The moon also brings us intuition and the sub-and un- conscious and then libra can bring in an air of indecision.  Because libra can see and understand multiple perspectives, they can find themselves unable to make a decision because they know there are pros and cons of all sides and as there may not be a clear cut good or right choice, their intuition can become muddled and blinded by information.

Moon in libra can be focused on trying to keep everyone happy, compromises which keep the peace and generally trying to find the middle ground.  This can lead to the person themselves getting lost and their own needs and thoughts being lost as they try to please everyone else.  This can be seen in the depictions above but does put a slightly different spin on things.  Instead of just being indecisive or stuck under an information avalanche, we find a person who has lost touch with themselves because they are focused on the happiness of others and compromises.

I feel like the energy at play here makes it hard to lean into mind or heart fully, perhaps being able to feel into both instincts and not being able to privilege one over the other.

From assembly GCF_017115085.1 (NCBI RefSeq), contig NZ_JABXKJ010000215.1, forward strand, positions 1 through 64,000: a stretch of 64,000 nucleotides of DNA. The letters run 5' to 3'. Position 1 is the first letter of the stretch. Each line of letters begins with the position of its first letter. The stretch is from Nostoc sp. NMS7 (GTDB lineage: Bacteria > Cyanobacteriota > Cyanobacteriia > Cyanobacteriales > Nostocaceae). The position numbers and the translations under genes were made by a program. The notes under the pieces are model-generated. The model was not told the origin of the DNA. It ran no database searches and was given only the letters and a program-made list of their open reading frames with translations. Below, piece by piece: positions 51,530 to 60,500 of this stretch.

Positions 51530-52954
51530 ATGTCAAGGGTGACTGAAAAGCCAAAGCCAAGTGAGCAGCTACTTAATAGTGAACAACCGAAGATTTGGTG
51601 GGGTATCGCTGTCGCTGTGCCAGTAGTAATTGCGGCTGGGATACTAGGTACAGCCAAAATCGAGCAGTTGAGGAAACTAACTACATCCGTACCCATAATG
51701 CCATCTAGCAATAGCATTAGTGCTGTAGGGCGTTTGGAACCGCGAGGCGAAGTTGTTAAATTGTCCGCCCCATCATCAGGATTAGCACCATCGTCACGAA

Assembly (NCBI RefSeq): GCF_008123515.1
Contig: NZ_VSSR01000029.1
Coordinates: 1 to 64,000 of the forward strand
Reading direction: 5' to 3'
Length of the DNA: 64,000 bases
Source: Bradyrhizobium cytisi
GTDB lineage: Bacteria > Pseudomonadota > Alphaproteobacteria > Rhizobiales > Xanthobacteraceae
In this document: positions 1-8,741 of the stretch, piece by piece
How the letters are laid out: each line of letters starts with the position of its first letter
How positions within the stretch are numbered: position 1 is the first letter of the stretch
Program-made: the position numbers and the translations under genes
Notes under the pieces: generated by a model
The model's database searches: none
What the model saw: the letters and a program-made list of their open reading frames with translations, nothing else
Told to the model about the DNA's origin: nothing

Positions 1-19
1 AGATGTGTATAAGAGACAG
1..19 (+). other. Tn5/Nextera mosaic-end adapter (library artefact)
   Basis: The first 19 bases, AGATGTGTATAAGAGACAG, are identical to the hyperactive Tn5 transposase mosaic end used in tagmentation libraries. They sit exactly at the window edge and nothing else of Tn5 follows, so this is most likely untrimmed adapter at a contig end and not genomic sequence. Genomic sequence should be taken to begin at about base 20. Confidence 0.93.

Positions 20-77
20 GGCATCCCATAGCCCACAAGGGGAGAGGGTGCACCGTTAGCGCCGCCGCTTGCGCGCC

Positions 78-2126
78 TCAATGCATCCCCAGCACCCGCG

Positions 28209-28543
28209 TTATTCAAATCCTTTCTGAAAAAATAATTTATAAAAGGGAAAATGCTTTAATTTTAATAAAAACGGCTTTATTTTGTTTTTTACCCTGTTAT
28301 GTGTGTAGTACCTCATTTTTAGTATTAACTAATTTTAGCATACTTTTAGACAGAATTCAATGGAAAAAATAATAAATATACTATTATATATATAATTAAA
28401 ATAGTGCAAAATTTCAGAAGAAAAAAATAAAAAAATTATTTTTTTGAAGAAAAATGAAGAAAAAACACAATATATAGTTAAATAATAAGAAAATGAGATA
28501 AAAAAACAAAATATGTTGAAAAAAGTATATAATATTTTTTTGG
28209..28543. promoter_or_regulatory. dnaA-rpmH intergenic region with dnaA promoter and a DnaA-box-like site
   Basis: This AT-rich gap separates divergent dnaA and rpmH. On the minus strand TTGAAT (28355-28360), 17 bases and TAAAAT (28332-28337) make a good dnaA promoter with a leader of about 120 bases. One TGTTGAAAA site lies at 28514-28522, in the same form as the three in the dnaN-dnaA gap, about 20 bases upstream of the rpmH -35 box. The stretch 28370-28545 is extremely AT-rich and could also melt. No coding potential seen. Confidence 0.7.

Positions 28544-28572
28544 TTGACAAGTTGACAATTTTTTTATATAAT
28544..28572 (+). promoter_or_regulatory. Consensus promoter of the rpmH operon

On a more negative side, the moon in libra can lead to a person becoming argumentative as a protective mechanism.  They can provoke an argument if they feel emotionally unsafe and then instead of dealing with the emotional unsafe feeling, they can go into their quick fire, rapid idea, seeing all sides of things part of themselves and this can feel more comfortable.  In a way, this is hiding behind indecisiveness and/or the decision making process itself.  It is almost as if an issue has been summoned up so that moon in libra can busy themselves with seeing all the many sides and arguing about it.  An excellent example of paradoxically avoiding an issue by diving into the issue.

Bird of the year, bird of the country and so on

“Their songs, nests, mysterious migrations, even just the act of flying, all enchant, taunt, intrigue and tell of another world, ancient, important, and proceeding by non-human rules and rhythms.  It is their capacity to connect, to capture our emotions, that helps make birds so enchanting.”